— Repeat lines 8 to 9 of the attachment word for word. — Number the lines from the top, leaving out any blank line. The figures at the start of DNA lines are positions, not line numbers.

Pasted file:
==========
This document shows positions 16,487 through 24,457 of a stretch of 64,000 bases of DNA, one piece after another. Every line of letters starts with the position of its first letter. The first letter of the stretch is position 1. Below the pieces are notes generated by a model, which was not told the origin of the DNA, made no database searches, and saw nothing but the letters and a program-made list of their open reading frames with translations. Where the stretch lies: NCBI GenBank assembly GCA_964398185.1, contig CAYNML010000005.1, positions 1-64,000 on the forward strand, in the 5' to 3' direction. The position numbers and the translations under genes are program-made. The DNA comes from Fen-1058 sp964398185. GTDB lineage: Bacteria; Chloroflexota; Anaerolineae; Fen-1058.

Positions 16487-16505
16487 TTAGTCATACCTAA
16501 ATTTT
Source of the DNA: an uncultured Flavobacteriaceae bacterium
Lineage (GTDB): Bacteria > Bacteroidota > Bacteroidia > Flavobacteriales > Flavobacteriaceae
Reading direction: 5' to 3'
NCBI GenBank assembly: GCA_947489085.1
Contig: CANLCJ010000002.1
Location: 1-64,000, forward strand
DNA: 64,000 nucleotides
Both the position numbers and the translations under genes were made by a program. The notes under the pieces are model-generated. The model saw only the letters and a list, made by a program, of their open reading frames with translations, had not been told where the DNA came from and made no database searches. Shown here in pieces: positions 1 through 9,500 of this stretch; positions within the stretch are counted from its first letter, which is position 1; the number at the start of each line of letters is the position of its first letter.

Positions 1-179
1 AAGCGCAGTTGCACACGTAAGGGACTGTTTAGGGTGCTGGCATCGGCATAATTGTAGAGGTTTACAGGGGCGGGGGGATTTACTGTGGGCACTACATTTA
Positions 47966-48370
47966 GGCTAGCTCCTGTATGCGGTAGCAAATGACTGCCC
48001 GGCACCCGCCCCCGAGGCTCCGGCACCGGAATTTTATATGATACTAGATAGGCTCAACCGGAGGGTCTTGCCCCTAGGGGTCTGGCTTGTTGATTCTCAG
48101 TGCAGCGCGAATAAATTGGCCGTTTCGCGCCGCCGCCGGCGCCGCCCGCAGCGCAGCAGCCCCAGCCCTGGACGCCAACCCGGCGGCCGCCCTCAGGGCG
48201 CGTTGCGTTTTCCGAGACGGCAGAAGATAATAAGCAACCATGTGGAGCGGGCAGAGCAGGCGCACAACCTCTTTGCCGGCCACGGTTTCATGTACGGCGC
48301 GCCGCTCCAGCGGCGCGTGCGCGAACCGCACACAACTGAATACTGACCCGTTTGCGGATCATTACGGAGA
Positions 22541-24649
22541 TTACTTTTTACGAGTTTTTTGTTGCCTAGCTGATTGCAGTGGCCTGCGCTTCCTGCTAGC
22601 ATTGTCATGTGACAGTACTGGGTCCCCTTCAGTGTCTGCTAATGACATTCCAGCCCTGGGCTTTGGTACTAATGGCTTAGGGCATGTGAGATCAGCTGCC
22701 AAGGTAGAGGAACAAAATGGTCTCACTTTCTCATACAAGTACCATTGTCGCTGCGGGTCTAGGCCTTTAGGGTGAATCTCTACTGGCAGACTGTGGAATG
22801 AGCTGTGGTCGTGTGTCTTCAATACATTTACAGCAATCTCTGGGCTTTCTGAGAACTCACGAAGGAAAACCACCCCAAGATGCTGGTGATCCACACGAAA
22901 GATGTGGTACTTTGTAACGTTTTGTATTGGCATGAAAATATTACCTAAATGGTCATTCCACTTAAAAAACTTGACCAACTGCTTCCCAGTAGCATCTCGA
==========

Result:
NCBI GenBank assembly: GCA_947489085.1
Contig: CANLCJ010000002.1